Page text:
What is most troubling for Kapoano is that although not all of the members of his group are Jewish, hate group members have assumed they are.
On its website, gopwithher.com, the group notes, “If we are against Trump, we must be Jews. And in their minds, being Jews means we are anti-American, internationalist, dual-loyalty, Protocols of the Elders of Zion-following, Fifth column, Jewish banker, Rothschild disciple saboteurs.”
Kapoano, who runs an Internet marketing company and advocates for Israel, is no stranger to controversy. He helped launch Facebook groups in support of actress Scarlett Johansson and singer Neil Young when they were targeted by the anti-Israel Boycott, Divestment, and Sanctions campaign.
While a student at Rutgers University, Kapoano was a founder and president of the multi-ethnic and multi-religious pro-Israel Scarlet Blue and White.
Although those activities generated numerous nasty responses, he said, “No one ever threatened me with hanging or physical violence, so it’s really strange how aggressive these people are now.”
Mandel is also a Rutgers graduate who was honored last month by Rutgers Hillel with its Young Alumni Award. She previously was a writer for the conservative Heritage Foundation and Commentary Magazine.
She said the threats against her began in the early fall and were the impetus behind her purchasing a gun, although as a Second Amendment proponent she likely would have purchased one at some point in the future.
“This provided the motivation to get my act together and do all the paperwork to finally do this,” she told NJJN.
She also wrote in the Forward that she received death threats on her private Facebook account, which were reported to the police.
“I have blocked most of them on Twitter,” she said of many of the haters. “A handful I’ve given to law enforcement, but there’s nothing they can do because they’re not explicit. Photo-shopping my face onto some Holocaust picture is not the same as coming and saying, ‘I’ll kill you.’”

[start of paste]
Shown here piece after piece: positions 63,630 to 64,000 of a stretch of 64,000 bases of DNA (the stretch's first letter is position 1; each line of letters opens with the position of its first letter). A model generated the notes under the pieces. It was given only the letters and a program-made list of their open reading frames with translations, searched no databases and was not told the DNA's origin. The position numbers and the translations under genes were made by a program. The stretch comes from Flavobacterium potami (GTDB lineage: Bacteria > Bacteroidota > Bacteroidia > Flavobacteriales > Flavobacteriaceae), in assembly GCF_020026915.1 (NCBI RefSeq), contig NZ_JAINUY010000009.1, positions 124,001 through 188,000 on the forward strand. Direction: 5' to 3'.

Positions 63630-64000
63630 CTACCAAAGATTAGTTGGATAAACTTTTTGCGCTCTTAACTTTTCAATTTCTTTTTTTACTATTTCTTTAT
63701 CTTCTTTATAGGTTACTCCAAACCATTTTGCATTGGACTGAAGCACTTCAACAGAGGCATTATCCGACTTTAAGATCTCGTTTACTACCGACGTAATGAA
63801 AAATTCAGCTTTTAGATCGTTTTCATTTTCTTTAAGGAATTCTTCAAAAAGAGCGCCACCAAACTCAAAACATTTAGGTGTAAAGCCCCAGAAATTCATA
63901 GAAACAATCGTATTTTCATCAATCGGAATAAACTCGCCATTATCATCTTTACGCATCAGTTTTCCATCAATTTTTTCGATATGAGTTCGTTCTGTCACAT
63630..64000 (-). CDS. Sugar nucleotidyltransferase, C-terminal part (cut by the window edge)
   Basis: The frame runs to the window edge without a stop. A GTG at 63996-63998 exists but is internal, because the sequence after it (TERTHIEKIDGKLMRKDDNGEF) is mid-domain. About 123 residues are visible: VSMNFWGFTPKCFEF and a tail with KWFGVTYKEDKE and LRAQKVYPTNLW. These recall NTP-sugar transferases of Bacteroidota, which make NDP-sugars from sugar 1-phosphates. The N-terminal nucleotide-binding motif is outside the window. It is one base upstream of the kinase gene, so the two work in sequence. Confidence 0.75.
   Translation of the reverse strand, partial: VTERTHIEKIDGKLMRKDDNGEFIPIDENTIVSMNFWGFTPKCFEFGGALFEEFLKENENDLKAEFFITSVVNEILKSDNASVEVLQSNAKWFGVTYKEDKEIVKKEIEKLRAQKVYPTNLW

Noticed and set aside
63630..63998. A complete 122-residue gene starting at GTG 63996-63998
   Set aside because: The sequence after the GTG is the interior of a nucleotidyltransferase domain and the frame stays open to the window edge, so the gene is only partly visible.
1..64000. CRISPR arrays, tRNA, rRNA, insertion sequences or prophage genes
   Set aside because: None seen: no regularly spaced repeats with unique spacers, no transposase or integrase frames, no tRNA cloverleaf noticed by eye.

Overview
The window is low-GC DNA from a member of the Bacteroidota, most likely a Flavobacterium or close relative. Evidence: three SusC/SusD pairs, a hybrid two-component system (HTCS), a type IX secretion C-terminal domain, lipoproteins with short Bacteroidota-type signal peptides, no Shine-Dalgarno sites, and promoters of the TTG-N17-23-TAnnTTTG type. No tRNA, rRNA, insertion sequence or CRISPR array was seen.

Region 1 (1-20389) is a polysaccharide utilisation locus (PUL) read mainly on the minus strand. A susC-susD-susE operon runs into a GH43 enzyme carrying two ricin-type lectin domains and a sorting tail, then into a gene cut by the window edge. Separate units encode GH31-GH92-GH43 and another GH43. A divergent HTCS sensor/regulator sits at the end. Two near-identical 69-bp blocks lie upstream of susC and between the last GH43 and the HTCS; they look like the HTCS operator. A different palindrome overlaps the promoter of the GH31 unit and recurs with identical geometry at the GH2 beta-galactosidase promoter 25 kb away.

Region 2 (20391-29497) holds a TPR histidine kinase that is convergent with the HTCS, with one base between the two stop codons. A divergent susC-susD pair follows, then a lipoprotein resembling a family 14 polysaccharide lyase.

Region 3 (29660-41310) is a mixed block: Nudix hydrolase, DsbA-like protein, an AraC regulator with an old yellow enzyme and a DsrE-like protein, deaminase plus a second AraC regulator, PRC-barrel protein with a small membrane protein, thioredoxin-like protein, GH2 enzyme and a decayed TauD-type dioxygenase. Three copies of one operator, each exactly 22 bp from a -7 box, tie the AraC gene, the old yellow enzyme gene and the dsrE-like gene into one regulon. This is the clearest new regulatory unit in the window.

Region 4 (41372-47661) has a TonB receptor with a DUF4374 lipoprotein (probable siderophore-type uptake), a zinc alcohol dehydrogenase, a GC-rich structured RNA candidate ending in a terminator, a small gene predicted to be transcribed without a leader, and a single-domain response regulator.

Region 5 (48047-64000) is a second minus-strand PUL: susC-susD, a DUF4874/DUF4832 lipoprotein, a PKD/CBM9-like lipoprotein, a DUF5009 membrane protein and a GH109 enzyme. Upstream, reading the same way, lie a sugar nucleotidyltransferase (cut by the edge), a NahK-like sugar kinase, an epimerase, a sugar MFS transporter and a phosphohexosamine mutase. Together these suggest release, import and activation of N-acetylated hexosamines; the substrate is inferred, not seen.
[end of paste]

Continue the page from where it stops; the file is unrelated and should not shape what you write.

Mandel has called Trump out on his objectifying of women and his lack of Republican credentials, but has received very little pushback from Republicans, many of whom “are on the same wavelength.”
“He’s not a Republican,” said Mandel. “He’s donated to Hillary. He’s to the left of Bernie Sanders on health care and is the ultimate flip-flopper.”
Unless something “miraculous” happens and a third-party candidate emerges, Mandel plans to skip voting for president, although she will cast a ballot for other Republican candidates. She advises others to do the same “because if we lose the House, Senate, and Supreme Court, we as Republicans really lose.”
However, in the unlikely scenario that the race gets close in blue-state New Jersey, Mandel said, she would vote for Clinton to ensure Trump is not elected.
Mandel’s take on the whole situation is that “it is a reminder that wherever we are and whatever year it is, hatred never goes away.”
Kapoano, who has voted consistently Republican over the last 12 years, feels so strongly about defeating Trump, he not only plans to vote for Clinton, but has also volunteered to work on her campaign. He plans on casting votes for other Republican candidates, and predicts after Trump receives the nomination other disgruntled Republicans will cross party lines to vote for the former secretary of state.
“We want our party back, and the only way to do that is for Trump to lose in a landslide,” Kapoano said.
“If he loses by a small margin, he or some other clone just like him will be back in four years saying bad things about Muslims and Mexicans because they’ll see that sort of thing works.
“Even worse, when people see success they try to emulate it, so Dems might try to throw up a similar candidate on the Left,” said Kapoano. “All we’ll have are candidates who appeal to lunatics. We effectively won’t have a two-party system.”